Combine outlook: Scott has the chance to be another Allen Hurns type of NFL prospect; someone who comes in largely under the radar, but ends up impressing some scouts and getting in the right situation and flourishing greatly. He must interview well and show that he’s matured and isn’t a red flag because of his injury background.
Position: Defensive lineman
Weight: 295 pounds
What scouts are saying: One scouting report said of Kamulu: “Kamalu is strong, big, quick, and intimidating physically. He has all the attributes an NFL GM wants in a defensive end. He has no problem throwing around his weight and appears to play every snap as hard as he possibly can. The biggest problem with Kamalu’s game when watching film, is that on both his pass rushes and when holding the point of attack, his pad level tends to be a bit high. He often makes up for it with brute strength and aggression. But he needs to learn to tilt and slant his body better to maximize leverage. Also, he needs to develop some other moves to get past blockers.”
Best drill: 225-pound bench press – With his size and stature, a high rep number would validate what many believe about Kamalu – he’s full of brute strength.
Everyone remembers what he did to the Georgia Tech quarterback, right?
Worst drill: 40-yard dash – Kamalu has run times in the high 4.9-second range before, once even being clocked in the 5-second range. For most folks that’s outstanding. At the NFL Combine – not so much. He’s nearly 300 pounds and scouts will want to see how well he moves it. If he can get in the 4.8 range, he should stand to make himself a bit more money than he would if he hit that 4.9 or 5-second range.
Combine outlook: Scouts are going to be intrigued by his size alone. They’ll want to see how well he moves and just his overall athletic ability. Some teams may give him a look as a potential defensive tackle in a 4-3 scheme, but he’s going to catch the attention of a lot of 3-4 teams because he can be someone who competes for time in a rotation as a four or five-technique end.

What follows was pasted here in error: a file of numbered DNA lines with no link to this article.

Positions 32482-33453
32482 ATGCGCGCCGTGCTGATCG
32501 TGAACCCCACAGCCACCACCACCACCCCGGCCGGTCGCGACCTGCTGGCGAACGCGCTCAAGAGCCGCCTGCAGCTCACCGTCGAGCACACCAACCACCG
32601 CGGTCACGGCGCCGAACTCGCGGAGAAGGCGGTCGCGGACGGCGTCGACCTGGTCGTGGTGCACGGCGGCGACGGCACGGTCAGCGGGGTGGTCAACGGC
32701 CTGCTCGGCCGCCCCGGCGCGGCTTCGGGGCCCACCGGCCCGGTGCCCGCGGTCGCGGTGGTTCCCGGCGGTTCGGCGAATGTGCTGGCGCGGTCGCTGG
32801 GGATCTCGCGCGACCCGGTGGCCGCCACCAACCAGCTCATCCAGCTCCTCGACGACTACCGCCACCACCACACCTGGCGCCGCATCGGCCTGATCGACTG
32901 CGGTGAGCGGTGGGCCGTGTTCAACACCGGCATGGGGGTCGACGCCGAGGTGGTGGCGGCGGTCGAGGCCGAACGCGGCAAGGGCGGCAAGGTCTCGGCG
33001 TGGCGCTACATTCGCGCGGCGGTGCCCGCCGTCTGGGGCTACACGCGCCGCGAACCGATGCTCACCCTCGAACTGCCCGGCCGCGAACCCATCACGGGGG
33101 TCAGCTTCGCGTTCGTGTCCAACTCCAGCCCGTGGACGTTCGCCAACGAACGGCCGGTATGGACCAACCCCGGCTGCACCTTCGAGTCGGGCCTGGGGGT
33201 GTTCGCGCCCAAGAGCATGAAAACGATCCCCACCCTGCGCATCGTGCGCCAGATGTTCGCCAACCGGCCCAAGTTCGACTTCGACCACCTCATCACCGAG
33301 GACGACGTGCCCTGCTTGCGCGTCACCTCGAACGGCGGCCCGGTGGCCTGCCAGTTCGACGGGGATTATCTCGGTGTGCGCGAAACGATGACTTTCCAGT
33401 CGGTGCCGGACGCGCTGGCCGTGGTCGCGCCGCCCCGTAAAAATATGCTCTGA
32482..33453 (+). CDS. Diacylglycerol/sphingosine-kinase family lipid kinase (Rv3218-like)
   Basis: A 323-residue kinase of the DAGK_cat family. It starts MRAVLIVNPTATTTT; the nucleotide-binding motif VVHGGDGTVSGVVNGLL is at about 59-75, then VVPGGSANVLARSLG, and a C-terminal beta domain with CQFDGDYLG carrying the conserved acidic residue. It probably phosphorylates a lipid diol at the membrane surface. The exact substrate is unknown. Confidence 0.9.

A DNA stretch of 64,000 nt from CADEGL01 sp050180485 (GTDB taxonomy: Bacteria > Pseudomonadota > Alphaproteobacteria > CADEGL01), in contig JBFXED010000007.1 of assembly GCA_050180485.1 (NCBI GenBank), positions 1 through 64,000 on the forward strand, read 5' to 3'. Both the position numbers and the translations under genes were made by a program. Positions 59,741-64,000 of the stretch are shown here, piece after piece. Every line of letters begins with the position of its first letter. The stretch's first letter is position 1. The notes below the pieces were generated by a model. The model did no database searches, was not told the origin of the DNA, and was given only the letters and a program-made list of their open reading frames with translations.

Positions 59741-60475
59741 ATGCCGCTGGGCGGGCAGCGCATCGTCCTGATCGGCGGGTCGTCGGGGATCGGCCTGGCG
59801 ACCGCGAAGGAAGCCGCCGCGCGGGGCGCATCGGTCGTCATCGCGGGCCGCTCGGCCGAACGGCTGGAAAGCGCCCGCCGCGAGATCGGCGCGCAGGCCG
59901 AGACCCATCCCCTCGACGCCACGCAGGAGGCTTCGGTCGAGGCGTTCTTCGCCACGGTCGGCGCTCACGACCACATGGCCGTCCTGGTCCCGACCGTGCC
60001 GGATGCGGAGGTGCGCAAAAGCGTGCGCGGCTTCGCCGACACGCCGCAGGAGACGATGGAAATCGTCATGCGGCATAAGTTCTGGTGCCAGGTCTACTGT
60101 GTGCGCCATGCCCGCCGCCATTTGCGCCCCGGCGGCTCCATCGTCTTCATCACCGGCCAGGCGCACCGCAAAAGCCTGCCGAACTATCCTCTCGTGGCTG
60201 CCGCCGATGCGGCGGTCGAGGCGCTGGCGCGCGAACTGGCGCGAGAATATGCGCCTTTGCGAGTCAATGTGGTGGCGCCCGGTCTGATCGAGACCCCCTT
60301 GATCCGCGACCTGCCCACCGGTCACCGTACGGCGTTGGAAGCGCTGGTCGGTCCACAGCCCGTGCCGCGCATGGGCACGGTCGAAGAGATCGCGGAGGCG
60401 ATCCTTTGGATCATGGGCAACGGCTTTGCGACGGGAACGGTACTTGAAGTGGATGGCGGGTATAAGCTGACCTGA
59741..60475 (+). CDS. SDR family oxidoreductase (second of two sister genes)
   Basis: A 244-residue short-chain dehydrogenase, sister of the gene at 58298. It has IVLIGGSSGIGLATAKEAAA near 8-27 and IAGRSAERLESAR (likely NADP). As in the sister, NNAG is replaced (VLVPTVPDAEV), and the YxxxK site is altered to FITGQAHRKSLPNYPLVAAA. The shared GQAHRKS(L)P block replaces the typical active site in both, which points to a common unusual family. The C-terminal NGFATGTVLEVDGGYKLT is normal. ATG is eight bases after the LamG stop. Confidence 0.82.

Weight: 202 pounds
What scouts are saying: NFL.com wrote of Bush: “[Bush] has good size for the position and has no problem with the physical part of the game and won’t hesitate to come strike. [He] comes downhill under control looking to mirror the runner. [Bush] is a good leaper that can get up and disrupt at the high point. Also, he’s able to turn and run from the hash. [He] appears comfortable and capable in zone coverage underneath, but struggles to change direction in space affecting coverage and tackling. He saw a sharp decline in his tackle success rate in 2015. [He] tends to play ‘through a straw’. From two-deep, gets hyper focused on receivers to his side and doesn’t read development of play. [He] shows presnap confusion at times on tape. Also, a lack of instincts and feel for the position limit his range and playmaking ability outside his initial area. [Bush is] a mid-rounder with very good special teams value…”
Best drill: 40-yard dash – Like Burns, Bush is a great runner. He possesses that typical “Miami speed” and he definitely needs to display it during the Combine. Seriously doubt Bush will be in the running for the Adidas 1-million dollar challenge, but he could certainly do himself a lot of favors by clocking a 4.4 time. Adidas 1-million dollar challenge, but he could certainly do himself a lot of favors by clocking a 4.4 time.
Worst drill: 3-cone drill – Again, like Burns, Bush doesn’t appear to be someone who just falls flat during the drills – especially one that requires running. However. This drill, in particular, doesn’t play completely to Bush’s strengths as an athlete. The fluidity of movement in the hips and change of direction is what this drill measures and Bush may struggle just a bit with it.
Combine outlook: Athletically, Bush should be just fine. Where he needs to wow the scouts is with his ability to interview well as a student of the game and as a potential leader. There probably won’t be many better overall athletes in Indianapolis than Bush, so within that he has to show his physical strength (at least 15 reps in the bench press) and football smarts.
Here’s a schedule of events at this year’s NFL Rookie Combine:
Wednesday, Feb. 24
» Media interviews for running backs, offensive linemen and special teamers
Thursday, Feb. 25
» Media interviews for quarterbacks, wide receivers and tight ends
Friday, Feb. 26
» Media interviews for defensive linemen and linebackers
» On-field workouts for running backs, offensive linemen and special teamers
Saturday, Feb. 27
» Media interviews for defensive backs
» On-field workouts for quarterbacks, wide receivers and tight ends
Sunday, Feb. 28
» On-field workouts for defensive linemen and linebackers
Monday, Feb. 29
» On-field workouts for defensive backs
For more information on the NFL Combine, visit www.NFLCombine.net